HHS pulls 340B advisory opinion after it fails to throw out AstraZeneca lawsuit

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The Department of Health and Human Services pulled a controversial advisory opinion that drug makers have to offer 340B discounts to contract pharmacies after a legal fight with AstraZeneca. (Pixabay)

The Department of Health and Human Services has pulled a controversial advisory opinion that stated drug makers must provide products discounted under the 340B program to contract pharmacies after a heated legal fight with AstraZeneca.

The agency said in a legal filing late Friday that it was pulling the advisory opinion issued last year by HHS’ Office of the General Counsel to “avoid confusion and unnecessary litigation.” It is the latest court win for pharma companies in a nearly year-long dispute over contract pharmacies, which dispense drugs on behalf of 340B-covered entities.

AstraZeneca had sued HHS last year over the opinion, which stated that the drugmaker and several others were violating federal law for not providing discounted drugs to contract pharmacies. AstraZeneca argued in the U.S. District Court for the District of Delaware that the advisory opinion violated federal law and HHS didn’t have the statutory authority to issue it.

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Last week, a federal judge struck down HHS’ motion to dismiss the lawsuit.

But now, since the opinion has been withdrawn, the lawsuit is moot, HHS said in the court filing. HHS said that the opinion was withdrawn to avoid confusion “in recognition of the narrow function the opinion was intended to serve.”

But HHS has not withdrawn a series of letters it sent to AstraZeneca and five other drugmakers last month calling for them to end the restrictions to contract pharmacies.

The Health Resources and Services Administration, which oversees 340B, does not mention the advisory opinion in the letters. The agency wrote that drug makers violated the federal 340B statute when they restricted sales to contract pharmacies.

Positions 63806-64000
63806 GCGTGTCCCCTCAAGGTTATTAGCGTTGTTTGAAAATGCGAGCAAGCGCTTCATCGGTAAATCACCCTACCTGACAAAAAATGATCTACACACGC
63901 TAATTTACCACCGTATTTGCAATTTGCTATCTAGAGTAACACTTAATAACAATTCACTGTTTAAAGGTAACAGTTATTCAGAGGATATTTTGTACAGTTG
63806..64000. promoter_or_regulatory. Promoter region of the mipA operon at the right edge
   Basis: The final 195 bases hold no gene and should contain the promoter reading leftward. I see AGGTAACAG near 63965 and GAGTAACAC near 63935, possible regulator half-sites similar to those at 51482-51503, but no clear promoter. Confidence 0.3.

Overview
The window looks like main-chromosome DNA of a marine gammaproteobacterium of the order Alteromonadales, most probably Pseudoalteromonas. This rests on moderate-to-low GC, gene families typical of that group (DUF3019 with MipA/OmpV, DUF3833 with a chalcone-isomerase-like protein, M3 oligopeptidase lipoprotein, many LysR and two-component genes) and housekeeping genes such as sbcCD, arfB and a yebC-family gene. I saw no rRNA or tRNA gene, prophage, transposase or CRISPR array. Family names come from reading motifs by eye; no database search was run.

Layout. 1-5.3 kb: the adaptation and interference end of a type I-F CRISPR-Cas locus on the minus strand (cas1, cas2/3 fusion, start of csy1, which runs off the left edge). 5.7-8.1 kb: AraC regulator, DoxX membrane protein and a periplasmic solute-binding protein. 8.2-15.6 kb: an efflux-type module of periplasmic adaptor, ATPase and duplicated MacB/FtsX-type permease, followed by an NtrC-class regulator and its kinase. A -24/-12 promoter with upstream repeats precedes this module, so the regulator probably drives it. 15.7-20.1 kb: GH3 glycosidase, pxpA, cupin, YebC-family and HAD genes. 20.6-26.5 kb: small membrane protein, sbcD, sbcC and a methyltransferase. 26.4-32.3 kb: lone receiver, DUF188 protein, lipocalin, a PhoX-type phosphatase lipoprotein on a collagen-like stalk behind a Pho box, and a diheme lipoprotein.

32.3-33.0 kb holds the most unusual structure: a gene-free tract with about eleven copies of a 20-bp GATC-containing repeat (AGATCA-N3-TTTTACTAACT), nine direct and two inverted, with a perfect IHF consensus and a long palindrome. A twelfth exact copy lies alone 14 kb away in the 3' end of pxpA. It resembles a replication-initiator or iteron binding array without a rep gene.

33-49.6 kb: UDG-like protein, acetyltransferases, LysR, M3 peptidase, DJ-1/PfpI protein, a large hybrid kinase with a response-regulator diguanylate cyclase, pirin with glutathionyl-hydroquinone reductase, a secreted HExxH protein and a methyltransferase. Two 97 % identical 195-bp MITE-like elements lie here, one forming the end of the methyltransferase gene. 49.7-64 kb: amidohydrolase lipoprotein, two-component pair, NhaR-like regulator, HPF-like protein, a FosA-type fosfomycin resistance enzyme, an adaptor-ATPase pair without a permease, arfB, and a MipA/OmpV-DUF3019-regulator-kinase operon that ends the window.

HRSA gave the companies until June 1 to respond and offer a plan to resume sales. If a drug company doesn’t do that then they could face monetary penalties.

340B advocates cheered the move and that HRSA has not pulled the letters sent to drug makers. 

"Withdrawal of the December 2020 advisory opinion eliminates an unnecessary distraction created by drug company efforts to challenge the government's authority to enforce the law," said Maureen Testoni, president and CEO of the advocacy group 340B Health, in a statement. 

HRSA did not return a request for comment as of press time on the decision to withdraw the opinion.

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Eli Lilly, one of the other drug makers warned by HRSA, sued HRSA last month over the letter.

340B requires drug makers to offer discounted products to safety net hospitals, community health centers and other providers in exchange for participation in Medicare and Medicaid.

But drug companies have complained the program has gotten too large and that providers are not using the savings to help patients, a charge that providers say is inaccurate. Providers counter that safety net hospitals and centers often operate at narrow margins and the discounts are vital to help them take care of patients and combat rising drug prices.

Contract pharmacies have proliferated in use among 340B-covered entities which sometimes do not have an in-house pharmacy.